We move away from the crevasse, inspect ourselves, and discuss the situation.  It’s an interesting position to be in: surrounded by other professional guides, on day two of a twelve day course that I had spent months preparing for, and no visible injury.  There’s no swelling or bruising in my knee, but I know that it’s game over for me on this trip.  Chris somehow produces a neoprene knee brace out of his pack and I painfully wrestle it on.  Time to go down while I can still walk.

The descent back to camp is uneventful, albeit painful.  I jettison most of my belongings for the group to bring down before Vince and I descend the Chimneys at a surprisingly good pace.  My knee is less painful on the downhill it seems.  At the base, Vince returns to the group and I hike out alone to the trailhead, realizing along the way that the harder part of the journey is about to begin.

—-

It’s been almost a month since I took my ride into a crevasse.  I can finally put shoes on by myself, but it’s painful and I prefer flipflops.  Stairs are daunting, but I push myself to use them instead of staying inside all the time.  I’ve seen a variety of medical folks, none of whom can tell me exactly what’s wrong inside my knee.  The MRI is scheduled for next week.  I hope it’s not going to require surgery, but given the intensity of the pain that is still present, I’m not keeping my hopes up.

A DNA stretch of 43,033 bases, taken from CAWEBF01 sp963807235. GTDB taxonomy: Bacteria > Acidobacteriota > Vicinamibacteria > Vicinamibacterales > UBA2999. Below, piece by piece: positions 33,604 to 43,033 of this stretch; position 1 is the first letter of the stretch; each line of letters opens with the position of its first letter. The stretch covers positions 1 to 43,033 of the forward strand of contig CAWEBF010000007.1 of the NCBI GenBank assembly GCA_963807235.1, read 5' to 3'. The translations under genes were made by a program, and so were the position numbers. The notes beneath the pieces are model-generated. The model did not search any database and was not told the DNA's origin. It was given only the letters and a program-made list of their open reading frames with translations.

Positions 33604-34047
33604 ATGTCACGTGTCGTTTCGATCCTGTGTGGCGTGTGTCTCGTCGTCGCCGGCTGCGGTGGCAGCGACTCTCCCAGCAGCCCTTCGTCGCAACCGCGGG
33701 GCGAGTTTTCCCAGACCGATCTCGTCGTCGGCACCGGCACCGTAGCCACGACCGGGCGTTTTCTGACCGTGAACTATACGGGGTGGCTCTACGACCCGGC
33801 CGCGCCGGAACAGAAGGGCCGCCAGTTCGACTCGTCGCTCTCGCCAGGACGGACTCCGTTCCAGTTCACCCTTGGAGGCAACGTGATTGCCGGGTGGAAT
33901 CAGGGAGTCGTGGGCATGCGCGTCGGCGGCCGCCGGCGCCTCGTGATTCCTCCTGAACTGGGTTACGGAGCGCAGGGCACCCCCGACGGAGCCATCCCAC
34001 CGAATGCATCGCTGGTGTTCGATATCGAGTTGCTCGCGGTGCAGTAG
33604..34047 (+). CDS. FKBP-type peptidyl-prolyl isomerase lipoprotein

Analysis:  Our group was as technically proficient and experienced as are ever found in the mountains. We were on the safest terrain on the glacier and happened to be in the wrong place at the wrong time.  We attributed the size of the ice/ serac fall to the rain and subsequent hard freeze the previous night, placing an  unusual amount of tension in the ice.  I must have been the last straw.

It is often suggested to travel unroped on dry, late season glaciers since A) an unexpected fall is unlikely and B) self-arrest is difficult.  I’m really glad I was roped up and my teammates were both able to arrest (both with serious effort).   The outcome would have been much worse if we had been unroped.

2 Responses to “Crevasse Fall”

  1. Marianne

    I am so thankful for both your expertise and that of your teammates.

    You're in my thoughts for a progressive and expedient recovery. Love you lots.

  2. Charlie

    Hope the prognosis is good and that you'll be back in the mountains soon! Thank you for sharing. It's incredible how well (and quickly) bodies can heal.

    Good luck!